Well, the FCBD one-shot certainly seems to be crafted as a jumping on point -- as so many of the FCBD books are -- but how specifically does it serve as an origin or first chapter in terms of what's coming next for the line?

Richardson: It's definitely the beginning of the second phase. The first phase was the sort of laying out the landscape. A bunch of books launched to get the look and feel of the characters established and being the process. Now with the launch of "Project Black Sky," you'll see a number of things happening to rev things up.

Van Lente: There are certain commonalities you've already seen in books like "X," "Captain Midnight" and "Brain Boy." Now that they're all out there, we can really get into Phase 2, and Phase 2 is exciting, but it's nothing compared to Phase 3.

Richardson: Oh, well we can't even talk about Phase 3 yet. [Laughter]

Van Lente: You my think we're kidding, but we're not.

Richardson: Soon you'll see the launch of a number of brand new characters and the relaunch of some others. One character in particular -- I'm not even sure we're supposed to talk about it -- has been the most requested of our characters. People keep asking when this particular book is coming back, and it will be in this Project Black Sky expansion period.

Mike, we recently spoke about Star Wars moving on from Dark Horse, and in the wake of that we've got some creative folks making moves like Jan Duursema making the move to "Ghost." Between Project Black Sky and the incoming Aliens/Prometheus/Predators line, have you been trying to repurpose some of that deep worldbuilding that the company did with the Lucas stuff towards new ends?

Richardson: Yeah, I think that's true. Back when we started the company or maybe two years after we started, the idea of worldbuilding became a facet of Dark Horse early on. The world we created with "Aliens" if you followed those books back then or "Predator" or "Terminator" or "Star Wars" did that. We were taking the concepts or characters introduced in the films and building on them, and we put a lot of work into that. There was a period of time in the '90s where we got away from that and tried a different approach, with the exception of Star Wars, but in the past four or five years we've rededicated ourselves to that. If we're going to do these kinds of books, I think fans want more than one-off stories. They want to see characters that live in a world where the events cause progression in the storyline around them.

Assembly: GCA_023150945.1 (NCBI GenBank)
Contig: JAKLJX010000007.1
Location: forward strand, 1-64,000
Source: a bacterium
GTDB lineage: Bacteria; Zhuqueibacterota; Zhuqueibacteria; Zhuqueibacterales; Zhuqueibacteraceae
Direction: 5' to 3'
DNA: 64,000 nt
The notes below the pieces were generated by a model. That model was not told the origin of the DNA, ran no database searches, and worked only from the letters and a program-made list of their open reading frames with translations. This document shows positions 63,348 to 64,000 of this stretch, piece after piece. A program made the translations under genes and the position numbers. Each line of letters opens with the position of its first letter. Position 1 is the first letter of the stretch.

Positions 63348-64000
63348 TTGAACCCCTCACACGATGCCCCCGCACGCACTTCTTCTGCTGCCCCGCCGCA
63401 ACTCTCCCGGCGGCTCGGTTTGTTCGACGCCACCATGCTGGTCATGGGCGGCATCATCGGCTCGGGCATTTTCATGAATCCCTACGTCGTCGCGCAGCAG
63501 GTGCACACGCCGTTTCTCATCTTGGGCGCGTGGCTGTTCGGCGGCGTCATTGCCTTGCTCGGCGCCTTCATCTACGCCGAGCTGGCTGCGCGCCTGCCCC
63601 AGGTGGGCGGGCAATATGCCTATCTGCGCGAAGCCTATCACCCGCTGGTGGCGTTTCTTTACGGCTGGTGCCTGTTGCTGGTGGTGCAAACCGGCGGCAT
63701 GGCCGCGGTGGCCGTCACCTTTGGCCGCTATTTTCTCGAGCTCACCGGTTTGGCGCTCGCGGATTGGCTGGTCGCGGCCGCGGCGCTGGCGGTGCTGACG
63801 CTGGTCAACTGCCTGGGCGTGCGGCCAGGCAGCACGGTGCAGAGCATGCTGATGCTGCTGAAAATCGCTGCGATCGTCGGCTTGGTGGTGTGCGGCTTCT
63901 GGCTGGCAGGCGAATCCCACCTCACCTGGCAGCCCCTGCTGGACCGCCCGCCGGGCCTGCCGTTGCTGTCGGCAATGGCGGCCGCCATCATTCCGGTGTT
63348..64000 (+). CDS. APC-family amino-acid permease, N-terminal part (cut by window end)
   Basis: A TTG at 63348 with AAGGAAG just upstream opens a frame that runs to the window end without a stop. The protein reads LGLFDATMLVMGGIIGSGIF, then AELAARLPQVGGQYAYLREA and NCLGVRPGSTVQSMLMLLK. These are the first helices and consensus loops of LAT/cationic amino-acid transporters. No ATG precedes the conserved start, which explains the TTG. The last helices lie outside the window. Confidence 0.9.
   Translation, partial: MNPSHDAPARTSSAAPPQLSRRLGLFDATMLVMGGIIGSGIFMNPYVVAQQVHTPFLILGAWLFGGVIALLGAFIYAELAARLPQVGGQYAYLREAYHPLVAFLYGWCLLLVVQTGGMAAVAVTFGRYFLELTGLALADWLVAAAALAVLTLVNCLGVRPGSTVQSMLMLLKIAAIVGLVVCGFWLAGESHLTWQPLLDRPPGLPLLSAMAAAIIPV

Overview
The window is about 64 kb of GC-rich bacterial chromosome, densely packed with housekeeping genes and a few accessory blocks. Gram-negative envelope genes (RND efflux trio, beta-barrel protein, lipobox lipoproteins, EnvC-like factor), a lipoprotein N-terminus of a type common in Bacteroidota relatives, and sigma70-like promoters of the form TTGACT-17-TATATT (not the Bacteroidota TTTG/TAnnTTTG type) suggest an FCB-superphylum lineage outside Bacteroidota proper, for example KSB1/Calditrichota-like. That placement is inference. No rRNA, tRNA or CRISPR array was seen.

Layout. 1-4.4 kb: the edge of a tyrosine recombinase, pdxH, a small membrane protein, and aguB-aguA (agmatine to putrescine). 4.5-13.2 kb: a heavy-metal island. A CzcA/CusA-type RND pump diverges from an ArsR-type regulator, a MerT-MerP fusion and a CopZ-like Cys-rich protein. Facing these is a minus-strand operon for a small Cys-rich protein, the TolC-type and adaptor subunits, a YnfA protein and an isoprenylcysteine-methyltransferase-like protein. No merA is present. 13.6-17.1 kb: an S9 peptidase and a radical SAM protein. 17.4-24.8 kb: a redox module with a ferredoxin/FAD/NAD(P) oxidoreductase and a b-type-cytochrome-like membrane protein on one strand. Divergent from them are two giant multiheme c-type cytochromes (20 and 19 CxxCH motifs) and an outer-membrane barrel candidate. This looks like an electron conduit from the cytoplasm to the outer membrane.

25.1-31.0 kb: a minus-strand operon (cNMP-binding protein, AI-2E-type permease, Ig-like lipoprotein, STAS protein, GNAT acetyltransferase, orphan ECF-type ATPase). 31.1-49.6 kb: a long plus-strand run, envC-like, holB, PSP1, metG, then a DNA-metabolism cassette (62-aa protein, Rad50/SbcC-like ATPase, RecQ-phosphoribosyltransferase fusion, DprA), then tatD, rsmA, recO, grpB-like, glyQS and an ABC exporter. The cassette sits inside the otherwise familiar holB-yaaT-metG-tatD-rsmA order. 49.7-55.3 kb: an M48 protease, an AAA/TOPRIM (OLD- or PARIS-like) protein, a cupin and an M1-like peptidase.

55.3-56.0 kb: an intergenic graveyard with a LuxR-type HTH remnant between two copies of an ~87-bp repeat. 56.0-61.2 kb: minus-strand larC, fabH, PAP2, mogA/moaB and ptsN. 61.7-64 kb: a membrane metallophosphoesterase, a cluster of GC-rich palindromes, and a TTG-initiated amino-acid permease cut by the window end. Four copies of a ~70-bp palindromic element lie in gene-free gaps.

When you bring up all these events coming up like the Aliens/Predators stuff, that's the exact same thing as what we're doing with Project Black Sky. As Fred said, we're creating a world and events where there really is a Phase 3 and beyond. We're doing this very carefully and profitably, and talent like Fred are having a lot of fun working on it, and that shows in the final books. "Brain Boy" is really a great read.

To wrap, we started this conversation with UFOs as a presence in this world, and I wanted to look past that to where those things come from. If you're talking about superheroes and aliens, you almost always come down to invaders. So what can you say about who might be behind the technology that crashed to earth and created this whole world of heroes?

Richardson: I can say that there are several threads in the overall storyline. There are two major corporations that have great power in this world, and their intentions will be revealed as we go along. And we'll also see the origins of Project Black Sky which was started to investigate the origins of a UFO crash over Lake Michigan. Now by the time Captain Midnight has landed in the 21st Century, he gets there by chasing one and has found something much deeper and more sinister in the government as a result. So he's become dedicated to finding out whether there's an alien invasion going on, but I can't say more than that.

Van Lente: If you think about it, the first, most iconic image of the superhero genre is a UFO. It's a rocket leaving a doomed planet with some very small cargo inside.

Richardson: It's an illegal alien, Fred!

Van Lente: Exactly! Undocumented. Once you realize that, then you realize how much the superhero genre has bled into science fiction over the years, and that leads through to a lot of fun worldbuilding and stories today.